THE grieving father of a teenage cyclist, who died in a mystery accident on a busy dual carriageway, has spoken of his agony after never having had the chance to say ‘goodbye.’

An inquest into the death of Michael Walker, 17, heard how the keen sailor from Sopers Lane, Poole had suddenly fallen off his racing bike, into the path of a car on Holes Bay Road.

Speaking publicly for the first time after the Bournemouth hearing, Michael’s sobbing father Mark said: “I remember getting home from work that day.

“I walked in and thought Mikey was having a shower upstairs. I shouted up but there was no reply.

“I could still smell my son but then realised he had just left to go to Poole Yacht Club.

“When I tried to phone it was too late; I never got the chance to say goodbye.”

Earlier East Dorset Coroner Sheriff Payne recorded an accidental death verdict after hearing how driver John Holmes could not have avoided the collision. Mr Holmes, 70, from Wareham was behind the wheel of his red Ford Fiesta when tragedy struck on May 4.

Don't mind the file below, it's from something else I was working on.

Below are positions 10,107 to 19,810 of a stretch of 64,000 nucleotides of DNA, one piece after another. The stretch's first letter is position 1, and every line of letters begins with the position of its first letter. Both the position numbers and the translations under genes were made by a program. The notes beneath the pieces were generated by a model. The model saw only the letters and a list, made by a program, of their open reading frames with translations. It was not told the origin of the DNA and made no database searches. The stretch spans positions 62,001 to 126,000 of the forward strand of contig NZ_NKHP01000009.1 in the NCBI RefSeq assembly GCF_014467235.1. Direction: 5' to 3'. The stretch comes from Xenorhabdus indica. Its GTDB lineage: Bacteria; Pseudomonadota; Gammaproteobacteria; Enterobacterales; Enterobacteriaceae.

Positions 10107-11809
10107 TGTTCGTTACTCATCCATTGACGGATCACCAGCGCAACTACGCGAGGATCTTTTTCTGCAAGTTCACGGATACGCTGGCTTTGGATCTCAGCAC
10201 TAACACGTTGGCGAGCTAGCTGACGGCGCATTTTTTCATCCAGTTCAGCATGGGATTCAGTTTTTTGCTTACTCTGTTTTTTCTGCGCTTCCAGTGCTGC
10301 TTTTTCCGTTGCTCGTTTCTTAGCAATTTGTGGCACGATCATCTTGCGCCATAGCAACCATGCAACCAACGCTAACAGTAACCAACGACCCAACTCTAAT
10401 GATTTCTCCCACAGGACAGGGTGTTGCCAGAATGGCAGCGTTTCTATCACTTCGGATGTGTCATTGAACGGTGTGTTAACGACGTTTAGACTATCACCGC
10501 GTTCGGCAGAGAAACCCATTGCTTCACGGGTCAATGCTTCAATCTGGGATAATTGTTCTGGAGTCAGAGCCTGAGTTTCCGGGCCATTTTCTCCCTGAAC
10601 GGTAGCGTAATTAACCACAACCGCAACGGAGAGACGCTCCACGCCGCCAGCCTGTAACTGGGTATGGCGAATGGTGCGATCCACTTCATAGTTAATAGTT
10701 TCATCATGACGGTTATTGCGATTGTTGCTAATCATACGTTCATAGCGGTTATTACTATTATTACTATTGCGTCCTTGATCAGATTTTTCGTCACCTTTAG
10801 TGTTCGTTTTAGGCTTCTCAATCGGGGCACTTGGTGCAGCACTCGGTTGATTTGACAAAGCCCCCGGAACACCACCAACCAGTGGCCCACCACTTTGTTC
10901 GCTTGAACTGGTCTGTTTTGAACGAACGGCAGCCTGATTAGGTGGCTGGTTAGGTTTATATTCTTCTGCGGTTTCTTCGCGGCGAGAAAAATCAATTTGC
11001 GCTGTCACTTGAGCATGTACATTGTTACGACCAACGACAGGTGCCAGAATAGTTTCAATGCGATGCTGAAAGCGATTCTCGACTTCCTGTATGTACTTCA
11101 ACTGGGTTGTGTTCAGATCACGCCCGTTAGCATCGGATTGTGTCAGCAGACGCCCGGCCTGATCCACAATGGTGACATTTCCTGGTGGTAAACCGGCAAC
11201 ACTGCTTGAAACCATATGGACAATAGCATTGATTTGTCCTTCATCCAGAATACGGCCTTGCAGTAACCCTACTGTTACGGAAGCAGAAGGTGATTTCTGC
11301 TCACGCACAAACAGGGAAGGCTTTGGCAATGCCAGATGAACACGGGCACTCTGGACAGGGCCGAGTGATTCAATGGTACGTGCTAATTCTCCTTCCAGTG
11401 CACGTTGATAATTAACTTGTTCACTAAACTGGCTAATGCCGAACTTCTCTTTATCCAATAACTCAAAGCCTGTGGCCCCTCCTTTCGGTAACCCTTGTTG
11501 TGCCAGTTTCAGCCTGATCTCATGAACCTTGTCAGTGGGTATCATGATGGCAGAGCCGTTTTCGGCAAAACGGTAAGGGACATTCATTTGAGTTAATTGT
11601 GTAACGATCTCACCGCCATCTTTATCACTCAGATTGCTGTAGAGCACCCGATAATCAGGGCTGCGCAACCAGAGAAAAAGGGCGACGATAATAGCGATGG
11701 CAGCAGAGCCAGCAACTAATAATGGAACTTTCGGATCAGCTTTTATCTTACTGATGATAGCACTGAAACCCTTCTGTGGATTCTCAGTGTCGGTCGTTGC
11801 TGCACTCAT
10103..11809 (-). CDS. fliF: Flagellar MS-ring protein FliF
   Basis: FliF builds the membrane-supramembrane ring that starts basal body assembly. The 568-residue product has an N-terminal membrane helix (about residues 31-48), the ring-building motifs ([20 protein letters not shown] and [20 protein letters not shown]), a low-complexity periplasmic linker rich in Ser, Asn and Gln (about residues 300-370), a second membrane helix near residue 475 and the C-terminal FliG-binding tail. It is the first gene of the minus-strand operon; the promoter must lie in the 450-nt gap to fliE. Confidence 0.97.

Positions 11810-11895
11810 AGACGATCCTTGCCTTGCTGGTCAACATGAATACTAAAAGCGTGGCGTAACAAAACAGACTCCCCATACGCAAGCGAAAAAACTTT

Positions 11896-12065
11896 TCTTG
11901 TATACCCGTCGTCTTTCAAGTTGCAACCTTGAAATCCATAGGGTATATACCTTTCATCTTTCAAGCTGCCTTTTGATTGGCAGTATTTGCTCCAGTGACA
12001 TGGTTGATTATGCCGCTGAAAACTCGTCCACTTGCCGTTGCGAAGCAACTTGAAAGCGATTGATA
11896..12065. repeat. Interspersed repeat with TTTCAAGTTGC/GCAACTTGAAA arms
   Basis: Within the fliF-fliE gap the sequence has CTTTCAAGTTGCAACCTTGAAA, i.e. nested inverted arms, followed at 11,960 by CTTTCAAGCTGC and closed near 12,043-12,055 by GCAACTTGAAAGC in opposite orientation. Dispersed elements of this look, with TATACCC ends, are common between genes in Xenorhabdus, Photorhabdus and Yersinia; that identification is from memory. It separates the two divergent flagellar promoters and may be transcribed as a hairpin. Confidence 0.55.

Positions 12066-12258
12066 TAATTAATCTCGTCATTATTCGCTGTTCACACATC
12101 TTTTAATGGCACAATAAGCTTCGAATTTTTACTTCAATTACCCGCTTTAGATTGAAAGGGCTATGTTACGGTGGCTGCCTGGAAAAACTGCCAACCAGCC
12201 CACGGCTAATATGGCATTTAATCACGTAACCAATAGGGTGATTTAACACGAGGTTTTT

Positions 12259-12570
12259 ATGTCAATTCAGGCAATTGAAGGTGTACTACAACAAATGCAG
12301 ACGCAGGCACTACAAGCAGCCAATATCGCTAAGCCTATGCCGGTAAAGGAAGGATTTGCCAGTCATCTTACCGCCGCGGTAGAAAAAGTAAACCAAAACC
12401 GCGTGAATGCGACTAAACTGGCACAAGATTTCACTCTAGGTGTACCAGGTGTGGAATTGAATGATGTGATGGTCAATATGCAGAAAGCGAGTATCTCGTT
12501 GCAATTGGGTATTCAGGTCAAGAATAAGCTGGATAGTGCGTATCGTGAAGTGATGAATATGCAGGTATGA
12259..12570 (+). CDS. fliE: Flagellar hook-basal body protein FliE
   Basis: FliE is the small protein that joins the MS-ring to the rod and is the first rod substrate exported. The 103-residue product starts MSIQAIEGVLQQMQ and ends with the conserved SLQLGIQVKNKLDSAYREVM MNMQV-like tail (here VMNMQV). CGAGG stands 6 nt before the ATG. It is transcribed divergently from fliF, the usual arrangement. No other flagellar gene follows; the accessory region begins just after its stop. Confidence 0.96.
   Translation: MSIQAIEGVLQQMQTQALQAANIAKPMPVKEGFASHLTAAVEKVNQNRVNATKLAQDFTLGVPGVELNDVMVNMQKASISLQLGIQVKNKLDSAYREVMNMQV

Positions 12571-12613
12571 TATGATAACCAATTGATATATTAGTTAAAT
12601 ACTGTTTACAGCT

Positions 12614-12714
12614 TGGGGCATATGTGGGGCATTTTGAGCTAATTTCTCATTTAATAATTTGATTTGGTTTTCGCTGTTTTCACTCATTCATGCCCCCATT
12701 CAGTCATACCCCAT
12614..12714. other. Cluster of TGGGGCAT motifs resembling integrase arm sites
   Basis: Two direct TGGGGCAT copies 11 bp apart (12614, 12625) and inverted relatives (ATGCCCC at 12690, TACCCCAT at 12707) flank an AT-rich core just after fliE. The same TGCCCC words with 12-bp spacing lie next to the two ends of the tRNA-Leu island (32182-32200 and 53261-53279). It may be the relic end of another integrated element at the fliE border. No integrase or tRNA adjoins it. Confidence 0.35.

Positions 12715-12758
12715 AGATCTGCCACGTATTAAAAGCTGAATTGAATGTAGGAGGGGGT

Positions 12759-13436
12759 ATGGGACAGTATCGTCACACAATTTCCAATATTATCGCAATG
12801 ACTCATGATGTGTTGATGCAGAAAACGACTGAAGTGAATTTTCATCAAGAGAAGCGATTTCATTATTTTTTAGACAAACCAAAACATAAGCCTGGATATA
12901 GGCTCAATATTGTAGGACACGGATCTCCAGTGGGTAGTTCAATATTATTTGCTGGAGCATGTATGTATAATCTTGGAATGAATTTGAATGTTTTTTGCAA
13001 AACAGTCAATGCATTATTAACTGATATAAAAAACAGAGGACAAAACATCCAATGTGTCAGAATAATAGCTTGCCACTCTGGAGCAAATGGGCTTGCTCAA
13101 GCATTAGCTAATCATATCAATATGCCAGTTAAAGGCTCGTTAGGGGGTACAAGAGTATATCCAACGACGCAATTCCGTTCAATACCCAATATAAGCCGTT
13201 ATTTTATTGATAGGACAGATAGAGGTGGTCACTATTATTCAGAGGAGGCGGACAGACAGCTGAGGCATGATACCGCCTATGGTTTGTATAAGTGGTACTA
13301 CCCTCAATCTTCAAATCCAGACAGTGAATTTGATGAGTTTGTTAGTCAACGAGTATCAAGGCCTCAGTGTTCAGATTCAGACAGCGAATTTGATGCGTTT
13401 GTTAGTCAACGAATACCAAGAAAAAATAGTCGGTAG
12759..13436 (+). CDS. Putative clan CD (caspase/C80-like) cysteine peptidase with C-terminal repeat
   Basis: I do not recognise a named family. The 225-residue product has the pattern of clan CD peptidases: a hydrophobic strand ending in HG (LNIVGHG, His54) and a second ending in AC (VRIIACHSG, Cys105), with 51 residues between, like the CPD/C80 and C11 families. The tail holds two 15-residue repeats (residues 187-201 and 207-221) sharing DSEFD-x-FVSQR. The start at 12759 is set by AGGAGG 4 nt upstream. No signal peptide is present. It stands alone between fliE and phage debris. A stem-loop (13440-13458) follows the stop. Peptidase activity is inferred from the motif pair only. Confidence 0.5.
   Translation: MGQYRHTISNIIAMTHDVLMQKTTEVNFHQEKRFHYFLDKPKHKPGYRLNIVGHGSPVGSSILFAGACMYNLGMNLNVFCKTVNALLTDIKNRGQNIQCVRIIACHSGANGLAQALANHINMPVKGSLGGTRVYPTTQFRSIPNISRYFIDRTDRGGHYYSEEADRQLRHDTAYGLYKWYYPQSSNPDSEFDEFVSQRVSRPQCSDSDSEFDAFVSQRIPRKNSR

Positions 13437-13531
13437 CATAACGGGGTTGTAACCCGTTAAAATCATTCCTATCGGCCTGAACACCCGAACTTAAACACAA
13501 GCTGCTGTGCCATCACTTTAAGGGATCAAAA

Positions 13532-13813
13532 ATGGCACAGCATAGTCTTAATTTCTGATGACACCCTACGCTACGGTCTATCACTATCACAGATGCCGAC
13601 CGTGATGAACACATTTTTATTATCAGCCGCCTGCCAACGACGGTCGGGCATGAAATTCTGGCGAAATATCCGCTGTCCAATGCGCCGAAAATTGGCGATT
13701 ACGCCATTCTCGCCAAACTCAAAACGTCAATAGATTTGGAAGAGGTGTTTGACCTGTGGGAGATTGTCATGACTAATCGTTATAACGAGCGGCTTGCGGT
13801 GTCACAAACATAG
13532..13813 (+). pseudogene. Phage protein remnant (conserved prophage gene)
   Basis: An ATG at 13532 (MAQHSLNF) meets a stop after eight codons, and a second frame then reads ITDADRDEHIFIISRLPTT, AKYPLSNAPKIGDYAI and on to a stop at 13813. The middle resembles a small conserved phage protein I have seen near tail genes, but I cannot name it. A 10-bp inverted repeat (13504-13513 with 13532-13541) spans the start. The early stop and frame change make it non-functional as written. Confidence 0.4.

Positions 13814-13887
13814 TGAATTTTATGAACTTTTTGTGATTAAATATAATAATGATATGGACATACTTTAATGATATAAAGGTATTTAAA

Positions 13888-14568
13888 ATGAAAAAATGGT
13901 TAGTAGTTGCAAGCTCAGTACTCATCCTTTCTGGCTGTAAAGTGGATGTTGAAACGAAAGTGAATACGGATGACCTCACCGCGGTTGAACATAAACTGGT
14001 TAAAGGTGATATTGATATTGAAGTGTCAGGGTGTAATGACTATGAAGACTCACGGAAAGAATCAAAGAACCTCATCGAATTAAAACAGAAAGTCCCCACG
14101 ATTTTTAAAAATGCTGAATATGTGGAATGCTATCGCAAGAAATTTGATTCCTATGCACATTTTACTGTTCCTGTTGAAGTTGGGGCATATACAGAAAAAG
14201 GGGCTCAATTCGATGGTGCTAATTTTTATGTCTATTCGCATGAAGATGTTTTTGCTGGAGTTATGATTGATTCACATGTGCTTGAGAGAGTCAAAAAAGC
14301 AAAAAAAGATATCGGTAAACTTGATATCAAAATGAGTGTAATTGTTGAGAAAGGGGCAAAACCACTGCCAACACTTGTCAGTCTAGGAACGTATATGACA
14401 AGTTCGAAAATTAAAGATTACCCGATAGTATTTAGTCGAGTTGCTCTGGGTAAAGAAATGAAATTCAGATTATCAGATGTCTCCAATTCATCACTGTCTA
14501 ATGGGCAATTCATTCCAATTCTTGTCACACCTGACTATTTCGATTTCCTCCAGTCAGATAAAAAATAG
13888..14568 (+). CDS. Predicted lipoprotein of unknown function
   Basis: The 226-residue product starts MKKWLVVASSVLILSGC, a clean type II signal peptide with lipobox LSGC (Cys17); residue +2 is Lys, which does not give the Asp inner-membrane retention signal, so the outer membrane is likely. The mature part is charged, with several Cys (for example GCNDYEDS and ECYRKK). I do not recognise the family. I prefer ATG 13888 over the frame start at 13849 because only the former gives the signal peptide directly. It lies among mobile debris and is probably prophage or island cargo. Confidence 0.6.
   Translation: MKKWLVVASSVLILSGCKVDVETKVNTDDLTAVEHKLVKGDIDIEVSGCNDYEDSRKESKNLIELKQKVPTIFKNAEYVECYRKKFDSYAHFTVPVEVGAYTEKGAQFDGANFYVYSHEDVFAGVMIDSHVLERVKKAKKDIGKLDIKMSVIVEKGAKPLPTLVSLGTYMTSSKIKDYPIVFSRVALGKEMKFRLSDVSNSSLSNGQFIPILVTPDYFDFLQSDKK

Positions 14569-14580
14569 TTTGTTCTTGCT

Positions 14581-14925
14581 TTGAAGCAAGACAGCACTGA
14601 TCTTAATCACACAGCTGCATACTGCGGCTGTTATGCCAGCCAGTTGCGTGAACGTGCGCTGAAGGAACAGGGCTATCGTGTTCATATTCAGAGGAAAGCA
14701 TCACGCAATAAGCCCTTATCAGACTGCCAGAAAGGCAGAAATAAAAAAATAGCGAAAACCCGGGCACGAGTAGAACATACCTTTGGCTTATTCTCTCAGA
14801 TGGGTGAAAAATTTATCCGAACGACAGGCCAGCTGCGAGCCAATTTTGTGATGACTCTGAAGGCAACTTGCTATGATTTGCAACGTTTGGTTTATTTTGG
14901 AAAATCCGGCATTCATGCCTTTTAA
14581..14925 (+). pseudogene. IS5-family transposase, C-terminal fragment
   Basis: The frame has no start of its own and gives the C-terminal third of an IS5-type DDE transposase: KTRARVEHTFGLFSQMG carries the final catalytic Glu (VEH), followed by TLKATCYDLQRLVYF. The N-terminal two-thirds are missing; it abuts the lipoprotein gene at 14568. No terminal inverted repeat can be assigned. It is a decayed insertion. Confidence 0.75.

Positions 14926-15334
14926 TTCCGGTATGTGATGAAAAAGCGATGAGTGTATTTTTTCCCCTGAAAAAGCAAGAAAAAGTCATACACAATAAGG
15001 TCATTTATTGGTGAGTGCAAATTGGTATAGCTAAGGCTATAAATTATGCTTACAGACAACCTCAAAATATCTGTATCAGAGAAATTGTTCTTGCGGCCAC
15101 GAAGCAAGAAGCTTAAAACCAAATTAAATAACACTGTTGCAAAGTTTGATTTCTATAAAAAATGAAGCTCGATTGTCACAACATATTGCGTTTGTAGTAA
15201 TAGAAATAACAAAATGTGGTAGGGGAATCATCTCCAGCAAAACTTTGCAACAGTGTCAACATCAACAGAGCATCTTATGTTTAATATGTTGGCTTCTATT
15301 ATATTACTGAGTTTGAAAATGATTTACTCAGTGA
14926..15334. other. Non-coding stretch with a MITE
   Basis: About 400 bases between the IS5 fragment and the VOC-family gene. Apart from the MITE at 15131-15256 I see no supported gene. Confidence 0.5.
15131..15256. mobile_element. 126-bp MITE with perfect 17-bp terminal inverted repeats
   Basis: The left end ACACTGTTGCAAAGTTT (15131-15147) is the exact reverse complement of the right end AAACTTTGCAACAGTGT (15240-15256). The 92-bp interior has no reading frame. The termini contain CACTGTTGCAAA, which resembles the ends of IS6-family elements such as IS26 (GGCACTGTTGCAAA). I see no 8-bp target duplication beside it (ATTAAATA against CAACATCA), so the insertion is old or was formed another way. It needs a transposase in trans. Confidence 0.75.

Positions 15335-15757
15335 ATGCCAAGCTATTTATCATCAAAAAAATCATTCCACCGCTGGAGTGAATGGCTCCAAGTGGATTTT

He said: “There was something light in colour, full in front of me. The next thing I knew was my front wheels were going over something; then my back wheels. I didn’t have the chance to brake; when I looked back I could see a body lying in the road.”

Michael’s mother Debbie wept as she recalled how her son’s dream had been to join the Royal Navy, adding: “One of his greatest passions was sailing. “Mikey was a lovely lad who was always smiling. His death has left a huge void in all our lives.”

Sgt Nikki Burt told the Coroner’s Court how there had been no evidence to support the prosecution of Mr Holmes.

Witness John Rogers, who was overtaking the Fiesta, said: “The cyclist began to veer towards the middle of the road. He left the pavement and went into the path of the Fiesta.”

His front-seat passenger Anita Krzynowek said Michael hadn’t been wearing a cycling helmet, adding: “As I looked at him he fell over”.

Another witness Kerry Ann Clark said Michael had “appeared to shake and wobble” before losing control of his cycle.

No defects were found on the car but there were signs of wear on the cycle’s brakes and the saddle had been loose, the hearing was told. Mr Payne concluded: “For some reason, Michael lost control of his bike. It would appear that the fall into the road occurred at the last possible moment for Mr Holmes to react.”